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MAPIR's new light sensor (spectrometer) maintains our reflectance calibration when the ambient light changes

Below you can see a 3.5 hour time lapse animation with an image captured each minute during partly cloudy weather. The scene is composed of healthy grass with some dead leaves. The images have been processed with a color gradient to show a range from healthy plants (green) to unhealthy/dead plants (red) using the NDVI formula. The 4 sections show the original images, the NDVI when not calibrated, the NDVI when calibrated only with our reference targets and the NDVI when calibrated with both our target and light sensor.

Below: Survey3W OCN, 3.5 hour time-lapse (1 photo/min, 206 frames), Locked Exposure, Cloudy Weather, NDVI LUT 0.2-0.8 [Resolution Reduced for Web Viewing]

Notice how the original images change in brightness constantly as the clouds move in front of the sun. Our light sensor tracks the changes in the ambient light and keeps the index (NDVI) contrast measurements consistent. Shadows, such as clouds in front of the sun, and from objects such as the tall wooden stake in the top right of the scene do not affect the contrast measurements. As the sun sets the shadow from the stake sweeps across the scene, but the NDVI of the grass (green = healthy) does not change when using both our target and light sensor for calibration.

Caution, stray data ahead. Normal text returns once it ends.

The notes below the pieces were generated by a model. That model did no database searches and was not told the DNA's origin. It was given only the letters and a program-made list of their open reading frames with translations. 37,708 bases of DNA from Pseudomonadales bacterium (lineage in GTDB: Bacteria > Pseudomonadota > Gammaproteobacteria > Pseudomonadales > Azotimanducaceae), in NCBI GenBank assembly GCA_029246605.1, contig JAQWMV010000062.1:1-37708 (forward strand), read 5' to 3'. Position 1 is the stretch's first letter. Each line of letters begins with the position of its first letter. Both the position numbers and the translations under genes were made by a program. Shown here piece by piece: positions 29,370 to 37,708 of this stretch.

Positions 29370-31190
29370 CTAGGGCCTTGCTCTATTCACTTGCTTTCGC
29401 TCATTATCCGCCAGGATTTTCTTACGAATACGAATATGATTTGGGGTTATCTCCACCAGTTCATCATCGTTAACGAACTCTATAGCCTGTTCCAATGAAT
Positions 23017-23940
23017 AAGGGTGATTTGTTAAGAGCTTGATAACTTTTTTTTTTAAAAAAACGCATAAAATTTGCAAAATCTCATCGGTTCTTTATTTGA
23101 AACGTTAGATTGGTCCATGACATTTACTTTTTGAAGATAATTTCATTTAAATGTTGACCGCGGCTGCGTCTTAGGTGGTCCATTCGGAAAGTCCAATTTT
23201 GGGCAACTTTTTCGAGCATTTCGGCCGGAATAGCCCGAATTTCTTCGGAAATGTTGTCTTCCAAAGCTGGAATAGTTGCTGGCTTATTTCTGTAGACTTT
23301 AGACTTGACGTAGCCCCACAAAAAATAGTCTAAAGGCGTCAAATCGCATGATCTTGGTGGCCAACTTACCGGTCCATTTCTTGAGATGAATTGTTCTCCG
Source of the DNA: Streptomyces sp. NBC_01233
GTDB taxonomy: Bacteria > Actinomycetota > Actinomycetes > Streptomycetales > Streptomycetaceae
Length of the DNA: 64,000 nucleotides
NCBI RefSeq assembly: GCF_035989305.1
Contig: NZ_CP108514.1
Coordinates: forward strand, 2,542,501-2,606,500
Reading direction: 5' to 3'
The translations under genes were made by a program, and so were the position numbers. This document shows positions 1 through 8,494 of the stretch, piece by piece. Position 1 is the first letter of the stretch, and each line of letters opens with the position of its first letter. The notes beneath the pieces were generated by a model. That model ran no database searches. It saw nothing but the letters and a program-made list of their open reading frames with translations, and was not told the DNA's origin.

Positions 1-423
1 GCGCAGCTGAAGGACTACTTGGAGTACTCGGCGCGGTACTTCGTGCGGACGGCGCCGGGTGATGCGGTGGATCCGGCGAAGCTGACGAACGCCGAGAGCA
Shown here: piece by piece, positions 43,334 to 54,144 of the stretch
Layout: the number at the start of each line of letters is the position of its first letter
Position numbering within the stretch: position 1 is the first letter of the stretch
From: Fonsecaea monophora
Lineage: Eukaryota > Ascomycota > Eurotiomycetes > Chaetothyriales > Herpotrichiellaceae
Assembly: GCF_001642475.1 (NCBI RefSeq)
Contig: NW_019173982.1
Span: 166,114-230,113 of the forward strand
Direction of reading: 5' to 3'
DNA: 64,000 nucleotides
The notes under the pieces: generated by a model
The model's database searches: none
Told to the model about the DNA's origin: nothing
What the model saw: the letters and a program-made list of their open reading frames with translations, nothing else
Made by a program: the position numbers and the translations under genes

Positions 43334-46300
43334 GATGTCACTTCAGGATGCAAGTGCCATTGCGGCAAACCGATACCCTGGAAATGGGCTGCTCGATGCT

Below: Survey3W RGN, 3.5 hour time-lapse (1 photo/min, 206 frames), Locked Exposure, Cloudy Weather, NDVI LUT 0.2-1.0 [Resolution Reduced for Web Viewing]

Survey3W RGN (Left to Right) Original JPG, Calibrated RAW, NDVI LUT 0.2-1.0

Below: Survey3W RGN, Alfalfa Field 400ft, Cloudy vs Sunny Weather, NDVI LUT 0.2-1.0

Using the MAPIR light sensor on an aerial vehicle allows you to capture images no matter the weather. Shadows from clouds or tall objects are greatly reduced, allowing consistent data capture in most lighting conditions. The above NDVI images show rows of alfalfa agricultural crops from 400ft, and consist of many individual images that have been stitched together to make a map. Even though there was cloud cover, with the sun going behind the clouds during the mapping mission, the resulting NDVI contrast map is similar to the next day when the sky was clear.